Yellow grapefruits and bitter greens

Sep 3, 2015

When I was a child, all grapefruits were yellow and bitter. I didn’t like them. Come to think of it I didn’t like my greens either. They were also bitter.

One day I chanced across a new grapefruit which had pink flesh. It was sweet and delicious. It seems that I was not the only person who rather like these new sweeter varieties. Now the majority of grapefruits are those with pink flesh. Brussels sprouts are also now rather sweeter than they used to be which is why supermarkets talk about kid friendly sprouts. Similar things are happening to cauliflower potatoes tomatoes and of course juices.

But green tea, coffee, dark chocolate and broccoli are all known to have health benefits. These are due to bitter chemicals called phytonutrients. Although these nutrients can be toxic in large quantities, A small amount can be beneficial.

Take the white skinned grapefruit. It has a very bitter nutrient called naringin. This apparently has anti-inflammatory properties. It may also inhibit the growth of cancer cells. In a study of A diet rich in the nutrient quercitin which is found in Green tea, Broccoli and red wine, high levels of intake appeared to protect against lung cancer particularly in heavy smokers.

There are a whole load of these bitter nutrients which appear to have anti-cancer properties. They have been identified in Brussels sprouts cauliflower cabbage is Cale soya beans potatoes and tomatoes.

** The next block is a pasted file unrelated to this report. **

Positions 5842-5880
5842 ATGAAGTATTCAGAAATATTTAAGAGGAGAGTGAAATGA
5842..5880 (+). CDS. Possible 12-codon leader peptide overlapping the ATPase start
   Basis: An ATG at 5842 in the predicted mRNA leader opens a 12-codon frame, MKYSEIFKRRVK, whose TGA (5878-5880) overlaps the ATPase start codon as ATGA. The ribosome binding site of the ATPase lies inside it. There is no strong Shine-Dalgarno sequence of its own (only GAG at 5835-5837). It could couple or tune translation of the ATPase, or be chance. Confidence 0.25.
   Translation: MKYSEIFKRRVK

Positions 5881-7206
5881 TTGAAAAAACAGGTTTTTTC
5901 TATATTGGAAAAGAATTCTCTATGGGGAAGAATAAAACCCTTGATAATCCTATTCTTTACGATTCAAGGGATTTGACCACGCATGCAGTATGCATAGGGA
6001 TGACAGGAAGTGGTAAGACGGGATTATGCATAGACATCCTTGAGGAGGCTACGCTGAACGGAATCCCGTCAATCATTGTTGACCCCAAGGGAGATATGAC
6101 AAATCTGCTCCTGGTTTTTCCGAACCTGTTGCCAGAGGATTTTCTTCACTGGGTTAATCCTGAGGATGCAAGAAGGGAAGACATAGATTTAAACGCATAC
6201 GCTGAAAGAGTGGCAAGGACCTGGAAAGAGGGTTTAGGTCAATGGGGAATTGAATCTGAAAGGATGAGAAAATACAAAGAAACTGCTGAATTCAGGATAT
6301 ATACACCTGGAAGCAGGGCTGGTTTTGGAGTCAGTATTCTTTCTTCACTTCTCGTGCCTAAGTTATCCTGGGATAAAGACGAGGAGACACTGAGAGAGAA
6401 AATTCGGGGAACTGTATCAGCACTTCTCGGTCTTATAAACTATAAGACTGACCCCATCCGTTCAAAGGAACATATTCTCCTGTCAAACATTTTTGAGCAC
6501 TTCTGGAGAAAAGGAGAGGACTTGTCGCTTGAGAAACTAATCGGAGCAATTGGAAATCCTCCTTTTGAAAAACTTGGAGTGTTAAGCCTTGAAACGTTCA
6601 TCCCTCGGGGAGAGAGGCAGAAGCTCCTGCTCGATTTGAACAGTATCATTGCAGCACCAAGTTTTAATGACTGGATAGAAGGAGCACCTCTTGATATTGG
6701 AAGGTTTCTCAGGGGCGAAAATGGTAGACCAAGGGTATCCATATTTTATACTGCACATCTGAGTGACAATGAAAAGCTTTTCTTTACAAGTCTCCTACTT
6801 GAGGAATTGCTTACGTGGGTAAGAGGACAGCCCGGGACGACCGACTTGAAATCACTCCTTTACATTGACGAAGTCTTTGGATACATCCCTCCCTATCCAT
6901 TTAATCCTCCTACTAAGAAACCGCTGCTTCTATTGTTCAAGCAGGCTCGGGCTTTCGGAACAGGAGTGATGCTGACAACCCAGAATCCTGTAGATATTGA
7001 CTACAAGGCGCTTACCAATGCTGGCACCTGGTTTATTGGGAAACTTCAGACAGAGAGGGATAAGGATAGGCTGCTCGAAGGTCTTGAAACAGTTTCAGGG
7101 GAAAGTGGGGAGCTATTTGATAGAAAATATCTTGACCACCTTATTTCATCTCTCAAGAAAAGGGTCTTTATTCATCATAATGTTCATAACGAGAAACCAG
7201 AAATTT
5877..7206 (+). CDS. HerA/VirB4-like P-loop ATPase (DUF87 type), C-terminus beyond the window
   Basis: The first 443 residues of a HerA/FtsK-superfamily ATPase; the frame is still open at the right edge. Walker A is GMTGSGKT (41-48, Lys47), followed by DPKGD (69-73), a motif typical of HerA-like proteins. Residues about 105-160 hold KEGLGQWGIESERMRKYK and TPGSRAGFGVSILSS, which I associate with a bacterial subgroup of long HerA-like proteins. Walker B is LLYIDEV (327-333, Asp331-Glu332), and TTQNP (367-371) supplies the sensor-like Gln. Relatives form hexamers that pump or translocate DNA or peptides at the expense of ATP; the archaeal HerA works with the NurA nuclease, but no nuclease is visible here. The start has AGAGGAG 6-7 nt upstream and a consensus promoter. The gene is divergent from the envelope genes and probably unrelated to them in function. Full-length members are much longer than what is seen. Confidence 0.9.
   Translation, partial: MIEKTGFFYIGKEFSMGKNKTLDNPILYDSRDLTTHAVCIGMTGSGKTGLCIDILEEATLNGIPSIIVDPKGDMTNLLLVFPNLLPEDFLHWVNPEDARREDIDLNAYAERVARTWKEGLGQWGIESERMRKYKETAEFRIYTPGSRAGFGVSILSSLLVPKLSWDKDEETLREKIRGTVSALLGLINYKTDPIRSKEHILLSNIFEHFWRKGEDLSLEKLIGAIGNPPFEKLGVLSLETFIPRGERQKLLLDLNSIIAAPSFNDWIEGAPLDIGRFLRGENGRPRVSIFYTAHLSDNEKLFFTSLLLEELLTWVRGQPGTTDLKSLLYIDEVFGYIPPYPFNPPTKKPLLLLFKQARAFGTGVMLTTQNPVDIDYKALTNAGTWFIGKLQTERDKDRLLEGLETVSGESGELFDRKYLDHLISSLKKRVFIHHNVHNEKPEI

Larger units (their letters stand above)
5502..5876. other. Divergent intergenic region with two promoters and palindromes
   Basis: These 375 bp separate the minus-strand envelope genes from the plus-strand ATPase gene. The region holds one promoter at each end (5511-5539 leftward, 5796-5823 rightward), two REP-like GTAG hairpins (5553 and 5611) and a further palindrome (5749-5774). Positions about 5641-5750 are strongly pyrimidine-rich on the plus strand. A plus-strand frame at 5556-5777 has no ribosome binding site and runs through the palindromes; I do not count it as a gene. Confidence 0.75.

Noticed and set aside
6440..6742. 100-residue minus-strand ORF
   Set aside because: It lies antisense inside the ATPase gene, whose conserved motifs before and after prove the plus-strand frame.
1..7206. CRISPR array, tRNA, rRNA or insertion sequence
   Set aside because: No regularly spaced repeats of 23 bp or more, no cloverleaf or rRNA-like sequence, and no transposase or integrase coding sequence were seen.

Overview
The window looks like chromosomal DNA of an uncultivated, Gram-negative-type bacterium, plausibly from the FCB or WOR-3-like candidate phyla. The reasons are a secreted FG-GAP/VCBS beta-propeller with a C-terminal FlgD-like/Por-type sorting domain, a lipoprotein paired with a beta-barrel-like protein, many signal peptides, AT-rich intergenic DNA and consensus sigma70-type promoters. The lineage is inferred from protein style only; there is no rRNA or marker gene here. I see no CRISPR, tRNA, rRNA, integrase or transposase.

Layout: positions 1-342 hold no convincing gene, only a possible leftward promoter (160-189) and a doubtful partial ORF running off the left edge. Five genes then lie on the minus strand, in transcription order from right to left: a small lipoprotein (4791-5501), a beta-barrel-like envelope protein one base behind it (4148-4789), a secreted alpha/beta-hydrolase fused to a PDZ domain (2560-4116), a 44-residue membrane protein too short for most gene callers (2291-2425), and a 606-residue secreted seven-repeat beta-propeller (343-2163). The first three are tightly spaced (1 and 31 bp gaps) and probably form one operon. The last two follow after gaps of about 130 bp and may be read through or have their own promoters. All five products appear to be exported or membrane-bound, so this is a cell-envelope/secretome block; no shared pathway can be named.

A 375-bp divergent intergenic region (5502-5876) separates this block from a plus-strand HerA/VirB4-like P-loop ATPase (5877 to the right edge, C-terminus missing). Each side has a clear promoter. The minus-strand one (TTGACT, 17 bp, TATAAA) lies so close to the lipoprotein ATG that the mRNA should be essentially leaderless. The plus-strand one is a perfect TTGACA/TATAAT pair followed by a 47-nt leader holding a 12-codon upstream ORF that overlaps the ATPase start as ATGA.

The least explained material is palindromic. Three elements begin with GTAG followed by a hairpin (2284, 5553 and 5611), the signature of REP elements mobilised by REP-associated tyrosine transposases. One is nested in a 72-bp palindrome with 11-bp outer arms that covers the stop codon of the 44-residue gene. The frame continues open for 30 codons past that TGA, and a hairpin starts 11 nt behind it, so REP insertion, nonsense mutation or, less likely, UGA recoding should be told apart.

It turns out that is not just cancer that these nutrients are important for. Phytonutrients in coffee cocoa and berries can reduce the risk of heart disease by preventing build up of fur in the arteries. But too much of these nutrients is dangerous which is why we don’t like the taste. So our food manufacturers have been carefully removing them from our diets over the last 50 years.

Here’s an interesting fact that relates directly to your gut.  Drinking cocoa which is high in flavanols for four weeks has been shown to increase the presence of bacteria in the gut significantly. These are considered to be useful. Coco where this nutrient had been removed did not produce the same effect.

And it gets a little worse. It turns out that the receptors for bitter tastes are spread out along the whole of your gut, not just on your tongue. They are now known to have a pivotal role in many mechanisms including appetite regulation. Getting rid of bitter compounds may actually impair our ability to stop ourselves eating too much.

Perhaps we should go back to the good old days where a meal started with an astringent or bitter aperitif. Rich fatty dishes can be made more digestible by pairing them with bitter green vegetables. Chicory salad for example may help to cleanse your palate if you are eating a big meal.

Curiously if you feed a baby more bitter foods, the baby will tolerate bitter tastes better for the rest of their lives. And of course if you put sugar on your grapefruit it turns out that children like it more and then learn to tolerate the grapefruit.

So perhaps a little more bitterness in the diamond could give a whole host of benefits to your gut, your heart and your entire body. Something worth chewing over?

If you want to read more look at the book better: a taste of the worlds most dangerous flavour by Jennifer Mclagan. 

For recipes C: B I T. LY/bitterfood

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